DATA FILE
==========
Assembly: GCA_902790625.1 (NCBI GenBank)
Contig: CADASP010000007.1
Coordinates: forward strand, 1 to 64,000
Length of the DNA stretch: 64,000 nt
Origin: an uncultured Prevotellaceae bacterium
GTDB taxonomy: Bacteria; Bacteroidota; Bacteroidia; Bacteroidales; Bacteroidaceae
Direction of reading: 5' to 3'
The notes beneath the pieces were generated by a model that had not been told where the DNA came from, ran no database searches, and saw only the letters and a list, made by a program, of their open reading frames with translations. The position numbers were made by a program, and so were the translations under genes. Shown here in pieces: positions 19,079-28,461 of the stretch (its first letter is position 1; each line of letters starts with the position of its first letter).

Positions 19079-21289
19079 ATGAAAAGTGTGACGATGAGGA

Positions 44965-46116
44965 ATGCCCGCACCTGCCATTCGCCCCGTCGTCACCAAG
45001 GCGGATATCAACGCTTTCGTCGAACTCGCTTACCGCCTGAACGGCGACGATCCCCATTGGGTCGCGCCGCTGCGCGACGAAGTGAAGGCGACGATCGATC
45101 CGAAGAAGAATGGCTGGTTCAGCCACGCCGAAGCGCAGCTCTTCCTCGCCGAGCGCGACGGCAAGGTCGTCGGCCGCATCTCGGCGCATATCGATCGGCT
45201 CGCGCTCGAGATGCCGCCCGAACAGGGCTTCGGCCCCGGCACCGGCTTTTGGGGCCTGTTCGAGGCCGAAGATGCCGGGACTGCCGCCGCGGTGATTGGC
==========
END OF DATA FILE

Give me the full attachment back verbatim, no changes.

Assembly: GCA_902790625.1 (NCBI GenBank)
Contig: CADASP010000007.1
Coordinates: forward strand, 1 to 64,000
Length of the DNA stretch: 64,000 nt
Origin: an uncultured Prevotellaceae bacterium
GTDB taxonomy: Bacteria; Bacteroidota; Bacteroidia; Bacteroidales; Bacteroidaceae
Direction of reading: 5' to 3'
The notes beneath the pieces were generated by a model that had not been told where the DNA came from, ran no database searches, and saw only the letters and a list, made by a program, of their open reading frames with translations. The position numbers were made by a program, and so were the translations under genes. Shown here in pieces: positions 19,079-28,461 of the stretch (its first letter is position 1; each line of letters starts with the position of its first letter).

Positions 19079-21289
19079 ATGAAAAGTGTGACGATGAGGA

Positions 44965-46116
44965 ATGCCCGCACCTGCCATTCGCCCCGTCGTCACCAAG
45001 GCGGATATCAACGCTTTCGTCGAACTCGCTTACCGCCTGAACGGCGACGATCCCCATTGGGTCGCGCCGCTGCGCGACGAAGTGAAGGCGACGATCGATC
45101 CGAAGAAGAATGGCTGGTTCAGCCACGCCGAAGCGCAGCTCTTCCTCGCCGAGCGCGACGGCAAGGTCGTCGGCCGCATCTCGGCGCATATCGATCGGCT
45201 CGCGCTCGAGATGCCGCCCGAACAGGGCTTCGGCCCCGGCACCGGCTTTTGGGGCCTGTTCGAGGCCGAAGATGCCGGGACTGCCGCCGCGGTGATTGGC